Thursday, June 23, 2011

I am President of Greenhearts Toastmasters Club

I spoke about Toastmasters many times before, and what a great learning environment to face up to your speaking fears and develop public speaking skills. Ideal for the transfer and maintenance phase of an intensive therapy.

I am now President of Greenhearts Luxembourg Toastmasters Club. At first, I declined because I felt it was too much work. ;-) But then I realized that I should do what I fear, am uncomfortable with, or do not have experience of. Being the president of a club of 50 people is definitely a useful experience. On the organisational, behind-the-scenes, and running the committee side, I don't see much problems (so far). Also because my fellow committee members are all reasonable people. ;-) But I am not really a natural presenter when it comes to thanking everyone, being nice to everyone, only mentioning the good side, and so on. I need to talk at each meeting, and report on our activities. That's slightly different to preparing a speech and knowing it by heart.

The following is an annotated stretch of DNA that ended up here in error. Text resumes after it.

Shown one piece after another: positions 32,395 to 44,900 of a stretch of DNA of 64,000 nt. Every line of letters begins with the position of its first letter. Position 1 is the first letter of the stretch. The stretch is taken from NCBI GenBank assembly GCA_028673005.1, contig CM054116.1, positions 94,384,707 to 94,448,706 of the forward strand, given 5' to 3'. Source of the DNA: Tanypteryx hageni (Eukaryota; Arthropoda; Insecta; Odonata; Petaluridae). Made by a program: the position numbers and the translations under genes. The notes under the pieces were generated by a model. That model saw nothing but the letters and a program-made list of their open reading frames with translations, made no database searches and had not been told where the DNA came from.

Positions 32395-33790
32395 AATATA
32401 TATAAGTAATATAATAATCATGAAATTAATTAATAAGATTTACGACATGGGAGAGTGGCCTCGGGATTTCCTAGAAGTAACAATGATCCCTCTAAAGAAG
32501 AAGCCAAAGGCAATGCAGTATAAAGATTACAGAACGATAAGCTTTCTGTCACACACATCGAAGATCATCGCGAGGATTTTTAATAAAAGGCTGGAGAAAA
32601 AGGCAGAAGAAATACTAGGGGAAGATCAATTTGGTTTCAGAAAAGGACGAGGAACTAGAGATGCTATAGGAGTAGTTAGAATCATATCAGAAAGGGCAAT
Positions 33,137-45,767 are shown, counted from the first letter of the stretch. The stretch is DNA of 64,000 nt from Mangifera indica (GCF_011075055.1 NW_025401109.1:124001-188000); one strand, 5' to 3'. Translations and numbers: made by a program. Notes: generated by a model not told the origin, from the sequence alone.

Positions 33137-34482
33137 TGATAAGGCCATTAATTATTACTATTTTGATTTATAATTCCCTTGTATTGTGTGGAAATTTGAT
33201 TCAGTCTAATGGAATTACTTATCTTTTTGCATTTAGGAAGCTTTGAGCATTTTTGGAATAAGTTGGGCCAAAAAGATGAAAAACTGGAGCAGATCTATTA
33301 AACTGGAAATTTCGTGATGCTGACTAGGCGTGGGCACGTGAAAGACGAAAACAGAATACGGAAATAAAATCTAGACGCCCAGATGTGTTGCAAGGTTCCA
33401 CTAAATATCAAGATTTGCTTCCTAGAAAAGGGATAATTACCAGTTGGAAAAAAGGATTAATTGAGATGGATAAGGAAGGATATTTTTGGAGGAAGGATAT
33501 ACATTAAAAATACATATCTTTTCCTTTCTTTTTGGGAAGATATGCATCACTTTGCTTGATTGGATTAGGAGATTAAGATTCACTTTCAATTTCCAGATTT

So I challenge you to join Toastmasters or go into a new experience! What doesn't kill you makes you tough!

Tuesday, June 21, 2011

Great StutterTalk interview with a mother who did Lidcombe

Great interview by Peter from StutterTalk on a mother's experience with Lidcombe. And how she got promised the gold standard, and she was told how all experts agree. Again the same fallacy. Lidcombe works perfectly, so if it doesn't work, the parents are to be blamed or the treatment has not been done correctly.

Listen from 28:00 onwards for a very powerful report of the mother...

Even though it's a good interview. It's still frustrating to see how the mother struggles to understand the phenomena and commits fallacies, but also Peter's replies and statements on the evidence base on Lidcombe is not exactly correct. But mind you even what Nan Ratner said on StutterTalk was not exactly correct. This is just the trouble of the whole field, the debates are filled with not exactly correct statements.

Outcome trial on Phonation Intervals Program